~~~~~

http://stream.realimpact.net/rihurl.ram?file=webactive/demnow/dn20030416.ra&start=1:15:07.6

US Marines raided the Palestine Hotel yesterday morning. That is where foreign journalists are staying, and is also where the US has set up a temporary operations base. Marines kicked down doors, rousing journalists from their beds and pointing M-16s in their faces, according to the Associated Press. Marines were seen guarding suspects in a hall and interrogating a man who said he is a cameraman. Marines press officer Sgt Jos? Guillen said the Marines were checking the hotel to ensure it was "100% safe." Yesterday I talked to Ezzedine Said, a reporter with Agence France Press reporter based at the Palestine Hotel. I asked him to outline what happened...


Eliminating Truth - The Development of War Propagnada by David Miller


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OfflineStrumpling
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Registered: 10/11/02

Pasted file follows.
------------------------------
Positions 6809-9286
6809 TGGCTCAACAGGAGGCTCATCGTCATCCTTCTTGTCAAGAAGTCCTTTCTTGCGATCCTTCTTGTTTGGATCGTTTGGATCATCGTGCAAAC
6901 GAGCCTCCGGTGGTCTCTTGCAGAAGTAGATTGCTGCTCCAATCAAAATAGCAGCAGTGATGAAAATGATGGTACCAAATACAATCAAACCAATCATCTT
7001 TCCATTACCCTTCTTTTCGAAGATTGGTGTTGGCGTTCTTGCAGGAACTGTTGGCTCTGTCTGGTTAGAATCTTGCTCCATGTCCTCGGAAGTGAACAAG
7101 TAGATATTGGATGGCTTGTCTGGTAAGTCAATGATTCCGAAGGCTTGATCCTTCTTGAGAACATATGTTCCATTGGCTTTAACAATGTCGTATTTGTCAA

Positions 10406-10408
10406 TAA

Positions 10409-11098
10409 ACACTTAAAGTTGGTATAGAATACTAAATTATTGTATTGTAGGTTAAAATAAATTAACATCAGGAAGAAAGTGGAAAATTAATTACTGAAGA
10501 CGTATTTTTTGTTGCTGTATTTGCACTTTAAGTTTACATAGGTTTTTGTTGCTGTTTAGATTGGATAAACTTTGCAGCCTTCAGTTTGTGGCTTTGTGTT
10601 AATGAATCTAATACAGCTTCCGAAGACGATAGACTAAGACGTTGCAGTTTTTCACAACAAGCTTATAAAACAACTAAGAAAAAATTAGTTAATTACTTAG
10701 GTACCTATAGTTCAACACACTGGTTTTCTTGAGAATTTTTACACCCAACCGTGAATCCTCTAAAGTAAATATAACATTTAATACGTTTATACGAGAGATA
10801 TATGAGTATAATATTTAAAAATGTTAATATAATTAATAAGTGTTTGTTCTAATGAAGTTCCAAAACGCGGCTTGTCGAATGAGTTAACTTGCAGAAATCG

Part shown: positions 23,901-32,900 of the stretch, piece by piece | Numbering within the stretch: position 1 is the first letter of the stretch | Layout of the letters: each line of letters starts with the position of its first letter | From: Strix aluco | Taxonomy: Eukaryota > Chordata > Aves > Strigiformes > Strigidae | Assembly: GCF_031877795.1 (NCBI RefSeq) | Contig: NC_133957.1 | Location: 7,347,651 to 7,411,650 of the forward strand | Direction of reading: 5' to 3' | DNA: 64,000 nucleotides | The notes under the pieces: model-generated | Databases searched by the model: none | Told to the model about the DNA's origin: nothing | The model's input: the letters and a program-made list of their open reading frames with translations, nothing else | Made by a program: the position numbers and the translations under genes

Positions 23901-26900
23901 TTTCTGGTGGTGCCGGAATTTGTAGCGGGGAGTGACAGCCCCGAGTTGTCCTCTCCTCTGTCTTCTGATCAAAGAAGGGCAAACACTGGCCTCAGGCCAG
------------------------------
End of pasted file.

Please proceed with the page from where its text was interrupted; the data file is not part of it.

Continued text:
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Re: the Project for a New American Century [Re: iglou]
    #1513753 - 05/02/03 02:05 AM (17 years, 6 months ago)

I'm scared, guys. This sucks ass..


--------------------
Insert an "I think" mentally in front of eveything I say that seems sketchy, because I certainly don't KNOW much. Also; feel free to yell at me.
In addition: SHPONGLE


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OfflineMadtowntripper
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Re: the Project for a New American Century [Re: Strumpling]
    #1514233 - 05/02/03 09:08 AM (17 years, 6 months ago)

"Curious - did you even read the document or researched the subject of the PNAC further than what has been posted on this messageboard?"

Okay, since your so up on the website, lets post some of the terrible and horrible things the website endorses....